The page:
Sample first page of a â€śDramatization/Readers Theatreâ€ť of the forming of the clans.
Creation of the Haudenosaunee (Ho-deh-no-shoh-neh) Clan System
DRAMATIZATION / READERS THEATRE
Setting: A village of the Onkwehon:we (Ong-gway-hong-gway) People on Turtle Island (North America)
Clans have existed for a long time before the Peacemaker, but they had stopped
working properly. At that time, the people were called Onkwehon:we (Ong-gway-hong-gway), which means the Original Ones. After the Peacemaker delivered his message and introduced the Great Peace, he reaffirmed the clans and told the people that they would also be known as the Haudenosaunee (Ho-deh-no-shoh-neh) (longhouse builders).
The Original Beings lived in what is today known as North America. They lived their lives facing many hardships and many people died. This left them constantly sad and grieving. The understood that life is a cycle and that eventually everything grows old and dies.
One day a young man came before the people. He told them that he might have an answer for their grief. He shared his ideas with the people.
I have observed life in the forest for many years. I have studied it closely. I have watched the animals and saw how they worked in groups to catch food and help one another.
That may be true, but how can that help us? We are sad because of our hard times. We have lost many of our people.
I understand your grief and share your sadness. Nature is a great teacher and I have learned many lessons about courage, helping each other and most important of all, how to survive in rough days.
Sample of first page in the â€śCreation Storyâ€ť. One of three stories supported by images, DVD, CD, and Students Booklets.
Section 3 – STORIES
3.1 Creation Story
The Haudenosaunee (Ho-deh-no-shoh-neh) story of â€śCreationâ€ť has been passed down from one generation to the next, for many hundreds of years. There are many other Creation stories from around the world â€“ each one of which is to be respected. The story being presented here is taken from the oral teachings of the Iroquois, properly known as the Haudenosaunee. They are also called Onkwehon:we (Ong-gway-hong-gway, Original Beings).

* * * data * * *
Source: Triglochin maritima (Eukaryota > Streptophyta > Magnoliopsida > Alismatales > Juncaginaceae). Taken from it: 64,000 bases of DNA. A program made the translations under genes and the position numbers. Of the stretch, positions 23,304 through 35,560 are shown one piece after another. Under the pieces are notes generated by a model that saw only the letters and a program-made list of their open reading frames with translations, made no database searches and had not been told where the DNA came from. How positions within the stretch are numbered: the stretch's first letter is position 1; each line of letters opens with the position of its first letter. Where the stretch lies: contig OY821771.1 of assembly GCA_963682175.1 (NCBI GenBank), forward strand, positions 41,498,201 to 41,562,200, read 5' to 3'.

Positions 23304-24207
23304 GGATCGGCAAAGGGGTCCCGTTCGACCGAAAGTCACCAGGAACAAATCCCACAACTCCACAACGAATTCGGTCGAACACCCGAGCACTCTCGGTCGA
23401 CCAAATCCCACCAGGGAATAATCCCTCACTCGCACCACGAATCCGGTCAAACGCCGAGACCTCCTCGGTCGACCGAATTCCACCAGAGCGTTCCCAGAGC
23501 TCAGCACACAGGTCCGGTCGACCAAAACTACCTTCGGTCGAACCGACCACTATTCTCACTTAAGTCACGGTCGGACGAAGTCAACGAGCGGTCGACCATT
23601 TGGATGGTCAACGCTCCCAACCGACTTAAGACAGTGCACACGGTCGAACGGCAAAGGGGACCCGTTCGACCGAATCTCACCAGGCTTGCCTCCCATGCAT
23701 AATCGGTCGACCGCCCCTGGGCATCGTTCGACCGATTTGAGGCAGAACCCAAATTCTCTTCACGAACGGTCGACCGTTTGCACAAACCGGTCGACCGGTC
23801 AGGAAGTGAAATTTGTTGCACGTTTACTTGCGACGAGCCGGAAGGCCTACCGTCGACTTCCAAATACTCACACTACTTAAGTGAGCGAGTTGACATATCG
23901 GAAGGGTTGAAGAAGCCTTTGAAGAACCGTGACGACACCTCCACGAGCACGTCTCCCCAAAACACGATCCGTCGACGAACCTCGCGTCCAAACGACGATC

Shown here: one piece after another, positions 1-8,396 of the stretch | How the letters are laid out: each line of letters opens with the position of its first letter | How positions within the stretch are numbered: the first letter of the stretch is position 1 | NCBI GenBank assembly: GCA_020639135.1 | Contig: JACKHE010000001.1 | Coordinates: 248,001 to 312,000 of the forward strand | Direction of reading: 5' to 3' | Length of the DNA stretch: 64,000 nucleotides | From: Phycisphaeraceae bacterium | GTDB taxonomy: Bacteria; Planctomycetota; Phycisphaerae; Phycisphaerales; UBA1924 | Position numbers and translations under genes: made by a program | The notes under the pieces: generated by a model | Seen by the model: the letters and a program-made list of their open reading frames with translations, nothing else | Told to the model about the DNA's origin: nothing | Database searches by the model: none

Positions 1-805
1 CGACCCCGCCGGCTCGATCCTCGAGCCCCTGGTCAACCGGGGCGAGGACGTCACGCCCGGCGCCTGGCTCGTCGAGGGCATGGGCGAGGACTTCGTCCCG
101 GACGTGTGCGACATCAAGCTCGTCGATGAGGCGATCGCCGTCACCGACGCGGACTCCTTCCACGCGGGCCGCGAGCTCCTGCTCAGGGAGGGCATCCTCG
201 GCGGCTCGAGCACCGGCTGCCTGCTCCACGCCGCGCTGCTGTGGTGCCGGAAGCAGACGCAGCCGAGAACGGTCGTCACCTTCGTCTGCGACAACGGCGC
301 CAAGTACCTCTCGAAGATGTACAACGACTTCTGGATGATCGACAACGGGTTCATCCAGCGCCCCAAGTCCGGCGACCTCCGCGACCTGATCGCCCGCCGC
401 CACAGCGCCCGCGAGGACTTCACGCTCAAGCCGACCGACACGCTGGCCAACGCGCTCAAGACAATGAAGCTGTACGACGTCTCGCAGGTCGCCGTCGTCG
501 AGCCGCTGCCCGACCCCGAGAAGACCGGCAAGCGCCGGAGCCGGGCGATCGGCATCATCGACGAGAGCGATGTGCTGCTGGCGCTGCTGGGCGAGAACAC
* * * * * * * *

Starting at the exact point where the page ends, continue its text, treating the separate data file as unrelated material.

First Nations peopleÂ did not use books to keep track of their history. It was through story telling and honouring their oral tradition that the values and customs of the HaudenosauneeÂ were, and still are, passed down.
There is a place, not of this world, in the center of which stands a tree not like any other. Known as the â€śTree of Lifeâ€ť, it is considered sacred and is not to be touched. Its caretaker and his wife were expecting a child. Curious about what was under the tree, the woman asked her husband to dig at the roots. He uprooted the tree, creating a large hole. When she leaned over to see what she could see in the hole, the woman lost her footing. Grasping, she grabbed a handful of plants at the edge of the hole, but it did not stop her fall.
The woman plunged for a very, very long time into the darkness below. Finally she saw a huge body of water and a great many birds circling beneath her. The birds knew that they must help, flew up to catch her, and gently carried her down to the water, where a great sea turtle was surfacing. The birds asked the turtle if they could set her on his back, and he agreed.